Why is it that we cannot come "unless the Father who sent me draws?" The easiest way to explain this (and the many other verses that cite human inability) is to return to Romans 1. As we continue to harden our heart against God and turn from Him, He turns from us, leaving us to our own growing perversions:

  • Therefore God gave them over in the sinful desires of their hearts to sexual impurity for the degrading of their bodies with one another... Because of this, God gave them over to shameful lusts. Even their women exchanged natural sexual relations for unnatural ones. (Romans 1:24, 26 NIV)
As God surrenders us to our own heart, we harden and lose our God-given ability to come to Him. Humanity starts out with an unwilling heart and soon it also becomes an unable heart - a heart that can no longer choose Him, like the heroin addict who can no longer stop thinking about his next fix. We then become enemies of the light (John 3:19-21). We refuse to come to the light, not because we were born that way but because our “deeds are evil.”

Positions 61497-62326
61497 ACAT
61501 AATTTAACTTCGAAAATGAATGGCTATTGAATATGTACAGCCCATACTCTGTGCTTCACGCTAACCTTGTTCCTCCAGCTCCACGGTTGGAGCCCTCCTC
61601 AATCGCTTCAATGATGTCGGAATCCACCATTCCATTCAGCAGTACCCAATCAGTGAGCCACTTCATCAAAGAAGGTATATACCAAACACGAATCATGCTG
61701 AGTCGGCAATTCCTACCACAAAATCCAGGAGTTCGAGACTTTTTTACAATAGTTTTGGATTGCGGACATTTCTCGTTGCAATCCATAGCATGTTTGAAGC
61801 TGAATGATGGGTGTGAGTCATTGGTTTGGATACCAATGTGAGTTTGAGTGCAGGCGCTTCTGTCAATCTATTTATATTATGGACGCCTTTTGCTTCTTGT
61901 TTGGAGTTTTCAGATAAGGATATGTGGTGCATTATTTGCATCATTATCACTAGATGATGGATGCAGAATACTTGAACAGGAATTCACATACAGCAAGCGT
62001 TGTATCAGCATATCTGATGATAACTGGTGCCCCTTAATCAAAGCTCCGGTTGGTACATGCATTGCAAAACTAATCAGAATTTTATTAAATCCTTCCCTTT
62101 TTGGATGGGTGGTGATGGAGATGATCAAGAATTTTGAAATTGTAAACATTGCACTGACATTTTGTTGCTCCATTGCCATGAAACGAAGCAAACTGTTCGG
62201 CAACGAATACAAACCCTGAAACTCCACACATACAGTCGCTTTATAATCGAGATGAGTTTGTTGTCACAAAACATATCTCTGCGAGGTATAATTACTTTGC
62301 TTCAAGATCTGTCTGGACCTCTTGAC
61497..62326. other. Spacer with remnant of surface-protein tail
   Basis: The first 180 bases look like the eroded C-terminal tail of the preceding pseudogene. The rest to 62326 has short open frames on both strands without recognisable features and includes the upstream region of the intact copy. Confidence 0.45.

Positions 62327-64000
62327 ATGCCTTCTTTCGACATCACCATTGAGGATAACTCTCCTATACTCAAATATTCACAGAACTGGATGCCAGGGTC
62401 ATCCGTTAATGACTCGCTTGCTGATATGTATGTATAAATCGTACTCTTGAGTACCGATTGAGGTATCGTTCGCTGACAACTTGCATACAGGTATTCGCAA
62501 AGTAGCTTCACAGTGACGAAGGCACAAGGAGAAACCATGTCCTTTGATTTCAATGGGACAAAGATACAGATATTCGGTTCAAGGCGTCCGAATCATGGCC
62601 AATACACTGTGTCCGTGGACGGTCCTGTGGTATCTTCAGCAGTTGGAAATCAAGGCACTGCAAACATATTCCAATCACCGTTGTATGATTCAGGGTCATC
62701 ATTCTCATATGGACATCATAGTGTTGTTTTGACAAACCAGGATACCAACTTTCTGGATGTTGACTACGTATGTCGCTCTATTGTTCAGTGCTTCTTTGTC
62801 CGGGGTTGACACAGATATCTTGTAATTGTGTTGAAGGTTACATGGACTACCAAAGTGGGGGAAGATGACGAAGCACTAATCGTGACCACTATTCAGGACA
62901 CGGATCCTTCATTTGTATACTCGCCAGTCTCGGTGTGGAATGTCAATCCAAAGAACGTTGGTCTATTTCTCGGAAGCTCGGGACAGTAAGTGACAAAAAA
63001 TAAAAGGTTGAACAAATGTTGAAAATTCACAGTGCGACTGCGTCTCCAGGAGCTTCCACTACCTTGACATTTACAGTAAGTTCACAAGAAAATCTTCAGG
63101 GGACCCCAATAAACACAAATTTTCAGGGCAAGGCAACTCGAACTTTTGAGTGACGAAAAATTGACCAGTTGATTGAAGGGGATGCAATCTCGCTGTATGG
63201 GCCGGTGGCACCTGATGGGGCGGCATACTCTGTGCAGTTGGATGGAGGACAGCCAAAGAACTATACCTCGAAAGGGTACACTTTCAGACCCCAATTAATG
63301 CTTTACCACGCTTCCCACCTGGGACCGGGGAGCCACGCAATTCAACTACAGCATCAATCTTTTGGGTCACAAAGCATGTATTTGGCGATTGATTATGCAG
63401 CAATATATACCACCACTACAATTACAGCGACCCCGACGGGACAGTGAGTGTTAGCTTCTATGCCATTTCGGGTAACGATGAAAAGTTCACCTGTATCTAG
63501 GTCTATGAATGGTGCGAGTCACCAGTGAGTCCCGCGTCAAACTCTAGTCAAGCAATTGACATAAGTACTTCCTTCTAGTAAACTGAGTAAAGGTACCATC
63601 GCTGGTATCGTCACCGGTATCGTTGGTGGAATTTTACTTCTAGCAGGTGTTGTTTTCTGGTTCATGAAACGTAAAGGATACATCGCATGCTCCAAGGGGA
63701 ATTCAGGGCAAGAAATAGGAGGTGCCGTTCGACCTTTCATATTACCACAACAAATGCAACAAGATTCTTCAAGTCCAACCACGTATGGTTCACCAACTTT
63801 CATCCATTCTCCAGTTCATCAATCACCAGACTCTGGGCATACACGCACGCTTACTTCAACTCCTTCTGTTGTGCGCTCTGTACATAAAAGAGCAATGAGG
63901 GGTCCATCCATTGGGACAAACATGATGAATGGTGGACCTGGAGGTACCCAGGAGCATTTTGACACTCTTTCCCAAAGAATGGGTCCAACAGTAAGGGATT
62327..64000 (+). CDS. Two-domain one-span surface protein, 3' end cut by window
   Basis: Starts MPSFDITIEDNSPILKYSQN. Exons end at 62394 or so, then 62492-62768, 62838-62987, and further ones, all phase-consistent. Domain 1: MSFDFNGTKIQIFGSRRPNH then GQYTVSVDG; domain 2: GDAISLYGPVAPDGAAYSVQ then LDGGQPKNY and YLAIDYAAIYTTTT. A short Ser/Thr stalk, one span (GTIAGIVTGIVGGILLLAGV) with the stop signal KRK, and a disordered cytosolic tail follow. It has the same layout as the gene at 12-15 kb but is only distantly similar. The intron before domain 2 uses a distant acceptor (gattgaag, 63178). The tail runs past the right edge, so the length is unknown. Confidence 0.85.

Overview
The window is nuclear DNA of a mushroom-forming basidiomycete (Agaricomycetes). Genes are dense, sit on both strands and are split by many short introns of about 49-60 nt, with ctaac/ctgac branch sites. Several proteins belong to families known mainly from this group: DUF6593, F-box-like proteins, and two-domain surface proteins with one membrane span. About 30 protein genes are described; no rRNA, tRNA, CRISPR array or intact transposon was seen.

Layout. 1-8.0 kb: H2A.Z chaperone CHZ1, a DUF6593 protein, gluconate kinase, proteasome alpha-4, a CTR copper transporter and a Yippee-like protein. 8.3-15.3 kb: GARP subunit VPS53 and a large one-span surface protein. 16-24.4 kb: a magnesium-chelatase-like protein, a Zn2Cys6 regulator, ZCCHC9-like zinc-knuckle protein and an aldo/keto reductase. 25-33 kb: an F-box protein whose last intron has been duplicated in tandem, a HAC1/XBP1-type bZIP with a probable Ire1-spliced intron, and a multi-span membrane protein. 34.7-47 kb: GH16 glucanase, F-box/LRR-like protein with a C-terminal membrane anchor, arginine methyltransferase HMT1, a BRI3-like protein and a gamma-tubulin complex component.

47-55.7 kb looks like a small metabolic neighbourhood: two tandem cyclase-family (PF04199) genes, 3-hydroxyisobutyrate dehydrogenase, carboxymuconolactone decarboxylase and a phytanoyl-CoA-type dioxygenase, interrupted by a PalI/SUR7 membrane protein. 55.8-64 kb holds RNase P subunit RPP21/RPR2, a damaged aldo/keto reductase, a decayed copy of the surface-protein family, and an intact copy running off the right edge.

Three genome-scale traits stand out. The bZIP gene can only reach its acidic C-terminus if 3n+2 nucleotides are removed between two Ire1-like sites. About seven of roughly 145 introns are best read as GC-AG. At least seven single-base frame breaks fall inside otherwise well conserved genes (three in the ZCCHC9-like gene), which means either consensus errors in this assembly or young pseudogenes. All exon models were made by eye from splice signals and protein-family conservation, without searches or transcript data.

What was the understanding of the early Church Fathers regarding freewill? Overwhelmingly, they believed in both freewill and human culpability. Here is a small sampling from

  • Justin Martyr made this argument to the Romans: “We have learned from the prophets, and we hold it to be true, that punishments, chastisements, and rewards are rendered according to the merit of each man's actions. Otherwise, if all things happen by fate, then nothing is in our own power. For if it is predestined that one man be good and another man evil, then the first is not deserving of praise or the other to be blamed. Unless humans have the power of avoiding evil and choosing good by free choice, they are not accountable for their actions—whatever they may be.... For neither would a man be worthy of reward or praise if he did not of himself choose the good, but was merely created for that end. Likewise, if a man were evil, he would not deserve punishment, since he was not evil of himself, being unable to do anything else than what he was made for.”